This is the most childish argument I've read on this matter. Both Iran's and Iraq's military capabilities have changed vastly since the 70's and 80's.

Much of what I'd say in response, I've said about a year back. (post #26)

https://www.physicsforums.com/showthread.php?p=448132&highlight=iran#post448132
 
EnumaElish
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WarrenPlatts said:
I respectfully disagree, however, that the President has a responsibility to "sell" the military option to the public. It's his job to make these kinds of difficult decisions for us. That's why we elected him.
It is a political reality because the body count is a reality. And he has to convince the military, who are currently challenged to find new recruits. (I am putting aside the argument that probably one-half of the voting public thinks he was not elected fairly. But arguments do add up.)
 
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Am i right in thinking that Israel has nuclear weapons? If so do you think it would be better for the US and possibly the UK to go to war with Iran or for Israel and Iran to go to war?
 
SOS2008
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Is there a reason why new threads continue to be created on the same topic of Iran? As for a draft, if Warren isn't already in the military, may he be the first to go to the front line.

Please, let’s stop with the fear mongering and talk about the deficit, debt held by China, U.S. dependency on foreign oil, etc. Stop ignoring these very real and urgent issues. At least address the criteria for non-proliferation and why Iran is any more of a threat than N. Korea, Pakistan, etc. The discussion is worthless otherwise.

If you want to blog, I believe there is an appropriate section for that. This section is not for repeatedly showcasing your own narrow views.
 
russ_watters
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BobG said:
Would this be after our troops have left Iraq and Afghanistan or concurrently?
That really is a key dealbreaker issue for the time being - we simply cannot have a significant number of troops in 3 places at once. Now, by the end of this year, our troop levels in Iraq may fall significantly, but even if they fall by 90%, our military will really need a year to catch its breath before we even consider going into Iran.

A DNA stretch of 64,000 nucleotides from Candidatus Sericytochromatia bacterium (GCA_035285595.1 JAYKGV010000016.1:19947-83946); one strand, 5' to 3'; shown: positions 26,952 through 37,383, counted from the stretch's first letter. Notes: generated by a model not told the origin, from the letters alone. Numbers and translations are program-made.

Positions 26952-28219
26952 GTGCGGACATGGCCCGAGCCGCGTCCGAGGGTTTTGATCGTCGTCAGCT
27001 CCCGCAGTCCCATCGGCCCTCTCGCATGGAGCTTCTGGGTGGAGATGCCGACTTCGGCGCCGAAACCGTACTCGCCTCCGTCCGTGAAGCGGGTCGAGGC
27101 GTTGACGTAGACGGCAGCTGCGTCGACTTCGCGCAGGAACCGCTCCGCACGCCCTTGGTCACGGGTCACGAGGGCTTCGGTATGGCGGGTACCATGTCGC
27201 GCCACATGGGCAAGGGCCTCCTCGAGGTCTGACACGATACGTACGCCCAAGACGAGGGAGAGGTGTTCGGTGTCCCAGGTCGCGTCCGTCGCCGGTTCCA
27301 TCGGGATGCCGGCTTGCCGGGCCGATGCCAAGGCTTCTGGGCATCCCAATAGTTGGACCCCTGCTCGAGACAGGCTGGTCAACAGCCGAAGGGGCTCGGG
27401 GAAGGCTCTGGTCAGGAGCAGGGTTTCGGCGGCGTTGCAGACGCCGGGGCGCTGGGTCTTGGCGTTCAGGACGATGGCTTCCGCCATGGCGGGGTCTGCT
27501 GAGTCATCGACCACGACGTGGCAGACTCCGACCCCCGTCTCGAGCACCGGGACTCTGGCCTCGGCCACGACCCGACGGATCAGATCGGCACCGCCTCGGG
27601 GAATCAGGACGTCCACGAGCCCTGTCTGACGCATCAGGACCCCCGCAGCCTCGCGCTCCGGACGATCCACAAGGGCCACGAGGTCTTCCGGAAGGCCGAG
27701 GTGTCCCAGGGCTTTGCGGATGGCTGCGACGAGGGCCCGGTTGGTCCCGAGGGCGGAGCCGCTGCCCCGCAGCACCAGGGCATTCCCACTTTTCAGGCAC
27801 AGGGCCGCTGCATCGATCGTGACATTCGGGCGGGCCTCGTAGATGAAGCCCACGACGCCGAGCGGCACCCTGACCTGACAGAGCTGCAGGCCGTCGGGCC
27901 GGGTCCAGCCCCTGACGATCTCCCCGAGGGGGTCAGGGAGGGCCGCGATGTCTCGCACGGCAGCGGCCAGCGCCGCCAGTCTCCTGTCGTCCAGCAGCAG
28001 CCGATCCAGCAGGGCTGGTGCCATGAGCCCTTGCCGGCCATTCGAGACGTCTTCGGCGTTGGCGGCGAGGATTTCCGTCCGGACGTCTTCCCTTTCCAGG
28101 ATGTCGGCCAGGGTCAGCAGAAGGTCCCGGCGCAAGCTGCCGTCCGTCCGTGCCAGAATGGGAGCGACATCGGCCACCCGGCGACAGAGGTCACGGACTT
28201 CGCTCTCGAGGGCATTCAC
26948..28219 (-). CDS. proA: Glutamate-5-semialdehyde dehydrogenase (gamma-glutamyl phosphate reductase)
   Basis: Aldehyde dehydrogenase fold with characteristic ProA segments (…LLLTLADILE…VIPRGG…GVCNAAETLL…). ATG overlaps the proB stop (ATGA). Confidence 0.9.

That is, unless Iran does something really stupid, a la Iraq, 1990. In that case, it would be important enough to divert troops and we'd get more international assistance than we did for the current Iraq war.

Iran probably knows we are stretched thin and is just flexing it's muscles. The schoolyard bully analogy really is apt - eventually, the teacher will be back and Iran will have to go see the principal. But while the teacher's back is turned, Iran will act (but not actually be) tough.

Anyway, due to Iran's religous fanaticism, I don't think an occupation would be any easier than in Iraq, so if Iran does become a problem, the solution would be bombings, only - ie, Yugoslavia. Prior to Yugoslavia, the prevaling notion was air power alone couln't accomplish much. That notion was wrong.
 
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russ_watters
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Andy said:
Am i right in thinking that Israel has nuclear weapons?
Yes.
If so do you think it would be better for the US and possibly the UK to go to war with Iran or for Israel and Iran to go to war?
Israel is a stable democracy, with a powerful conventional military. There is no reason to think Israel would be first to use nukes. If Israel really felt threatened, they'd send airstrikes.
 
russ_watters
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SOS2008 said:
Is there a reason why new threads continue to be created on the same topic of Iran?
New news...?
As for a draft, if Warren isn't already in the military, may he be the first to go to the front line.
Unless I missed it, no one has mentioned a draft. The draft is not something that is/will be seriously considered unless there is a major threat to the US's existence. The only reason it is ever brought up is as a democratic PR ploy.
Please, let’s stop with the fear mongering and talk about the deficit, debt held by China, U.S. dependency on foreign oil, etc.
Are you talking about the issue of nuclear proliferation in general? You don't think nuclear proliferation is a significant foreign policy issue?
Stop ignoring these very real and urgent issues.
I don't think bringing up some issues constitutes ignoring others.
At least address the criteria for non-proliferation and why Iran is any more of a threat than N. Korea, Pakistan, etc.
Pakistan already has the bomb and is a US ally. N. Korea and Iran are relatively similar proliferation problems, but as always, each has its unique issues. The new news on Iran is why Iran is on the front-burner at the moment - N. Korea hasn't done much lately to change their status. Also, Iran's geopolitical/economic position makes it much more significant of an issue than N. Korea.
 
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Israel is a stable democracy
Are you serious?

I wouldnt call a state where they have rocket propelled missiles launched at them from there neighbor as a stable situation.

A place where they have to bull dozer over homes to remove illegal settlements, and shoot reporters for helping children in demilitarized zones.

A place where the neighbors dont recognize your state..

Stable I think not, powerful yes
 
BobG
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Anttech said:
Are you serious?

I wouldnt call a state where they have rocket propelled missiles launched at them from there neighbor as a stable situation.